Well at the preliminary hearing, it was fully brought —

Earl Warren:

Nobody is talking about —

John D. Cofer:

About the trial.

Earl Warren:

About the trial, trial itself.

John D. Cofer:

Alright, then it was — the arguments were broadcast to the jury, except at the request of the defendant, the defendant’s pictures were — the lawyer’s pictures were taken, but what they were saying was not broadcast.

We objected to our argument being broadcast.

Tom C. Clark:

Did all of them broadcast since the argument?

John D. Cofer:

Was that all that was —

Tom C. Clark:

All that was broadcast.

John D. Cofer:

No the jury verdict as in the Rideau case was broadcast.

Tom C. Clark:

Were the testimony of the witnesses broadcast?

John D. Cofer:

The testimony of the witness themselves were not broadcast.

Tom C. Clark:

All that was broadcast was the argument and the verdict.

John D. Cofer:

The argument and the verdict and the selection of the jurors in the beginning, but not what the juror said.

William J. Brennan, Jr.:

I thought you said the argument was not broadcast?

John D. Cofer:

The argument was broadcast except the defendant’s arguments were not.

William J. Brennan, Jr.:

You mean the base argument was broadcast.

John D. Cofer:

Was broadcast, yes sir.

William J. Brennan, Jr.:

But nothing with the defendants [Inaudible] (Voice Overlap)

John D. Cofer:

No, though it placed the defendant somewhat at disadvantage Your Honor, that only their backs and that the only way they could get in on the show was to turn around and look at the camera and which I endeavored very carefully not to do.

William J. Brennan, Jr.:

Mr. Cofer may I get one thing clear?

John D. Cofer:

Yes sir.

William J. Brennan, Jr.:

Was or was not the whole of this trial filmed?

John D. Cofer:

Yes sir.

William J. Brennan, Jr.:

Was or was not a audio taken of the whole film, that is was sound taken of the whole of the trial?

John D. Cofer:

I think the record shows that it was taken by radio, but not transmitted.

Byron R. White:

But was the sound recorded so that on a delayed broadcast, the television —

John D. Cofer:

May I confer with my counsel on that for a moment?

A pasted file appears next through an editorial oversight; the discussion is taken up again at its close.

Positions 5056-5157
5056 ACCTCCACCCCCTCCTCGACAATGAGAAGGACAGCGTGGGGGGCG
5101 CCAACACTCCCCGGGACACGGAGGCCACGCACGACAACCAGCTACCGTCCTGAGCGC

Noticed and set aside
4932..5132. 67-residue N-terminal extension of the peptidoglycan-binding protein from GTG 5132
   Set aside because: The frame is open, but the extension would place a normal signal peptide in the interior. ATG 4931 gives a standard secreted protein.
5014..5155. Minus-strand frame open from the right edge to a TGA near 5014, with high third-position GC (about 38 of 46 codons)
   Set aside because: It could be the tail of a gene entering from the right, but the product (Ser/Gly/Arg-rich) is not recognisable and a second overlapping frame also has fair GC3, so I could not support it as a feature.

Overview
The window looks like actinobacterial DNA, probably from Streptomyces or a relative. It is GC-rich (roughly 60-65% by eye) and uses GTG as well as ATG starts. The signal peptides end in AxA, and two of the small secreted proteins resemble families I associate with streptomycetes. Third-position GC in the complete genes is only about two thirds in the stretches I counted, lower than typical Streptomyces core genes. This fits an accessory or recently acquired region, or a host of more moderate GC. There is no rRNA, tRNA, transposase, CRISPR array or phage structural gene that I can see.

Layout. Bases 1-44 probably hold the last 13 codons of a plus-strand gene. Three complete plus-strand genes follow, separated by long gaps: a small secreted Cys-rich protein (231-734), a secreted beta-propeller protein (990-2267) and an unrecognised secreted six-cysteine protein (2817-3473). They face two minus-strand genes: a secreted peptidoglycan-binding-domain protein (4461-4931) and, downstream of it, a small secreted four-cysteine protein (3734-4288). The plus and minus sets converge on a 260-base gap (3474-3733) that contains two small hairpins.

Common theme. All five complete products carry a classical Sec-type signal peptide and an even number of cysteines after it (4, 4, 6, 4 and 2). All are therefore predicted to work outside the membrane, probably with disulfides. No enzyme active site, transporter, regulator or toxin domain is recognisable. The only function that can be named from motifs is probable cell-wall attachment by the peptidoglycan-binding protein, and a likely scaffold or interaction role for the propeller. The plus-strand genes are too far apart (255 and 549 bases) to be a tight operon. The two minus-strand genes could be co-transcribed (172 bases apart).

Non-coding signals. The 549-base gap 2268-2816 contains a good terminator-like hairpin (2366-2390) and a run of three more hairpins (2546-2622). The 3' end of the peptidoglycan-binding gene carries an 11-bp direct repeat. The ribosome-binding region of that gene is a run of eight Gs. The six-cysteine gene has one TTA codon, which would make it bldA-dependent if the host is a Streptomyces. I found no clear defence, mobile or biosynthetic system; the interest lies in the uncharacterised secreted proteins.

It was recorded unavailable for rebroadcast —

Byron R. White:

For a delayed broadcast or a rebroadcast for a news event at night, they could put on both the —

John D. Cofer:

That’s right.

Byron R. White:

-– both the pictures and the sound.

John D. Cofer:

And what was said.

Byron R. White:

And did that?

John D. Cofer:

The record doesn’t disclose it sir.

Byron R. White:

Well it does show that there were some spot news broadcast during the trial?

John D. Cofer:

That’s right.

Byron R. White:

Did that include both pictures and sound?

John D. Cofer:

Not during the actual progress of the trial.

Byron R. White:

Oh I understand it wasn’t simultaneously broadcast —

John D. Cofer:

Yes sir but later did, yes, later did.

Byron R. White:

Say that night after a day of trial they got a news item that they put on the photograph and the sound.

John D. Cofer:

The record doesn’t show that Your Honor and I wouldn’t say — personally, I didn’t watch them.

I got enough in the courtrooms so — I didn’t even speak from outside the record on that.

William J. Brennan, Jr.:

May I ask this Mr. Cofer?

John D. Cofer:

Yes sir.

William J. Brennan, Jr.:

Is your constitutional claim of the denial of a fair trial, dependent of what went out on outside of the courtroom or the — does it rest at least alternatively on the simple proposition that what happened in the courtroom itself prejudiced a fair trial.

John D. Cofer:

Yes sir.

My claim is not alternative.

It’s mainly that what went on in the courtroom interfered with the lawyers getting an adequate defense to their client.

William J. Brennan, Jr.:

And is it entirely that that, what you told us went on in the courtroom, the filming from this thing in the back of the courtroom.

John D. Cofer:

No sir.

I say that the fact that it goes out calculates to prejudice the defendant’s case outside the courtroom.

Hugo L. Black:

But I understood you to say that the record does not show that any part of it was broadcast so that the public could hear and see it during the time of the trial.

Is that right?

John D. Cofer:

Yes sir, yes sir.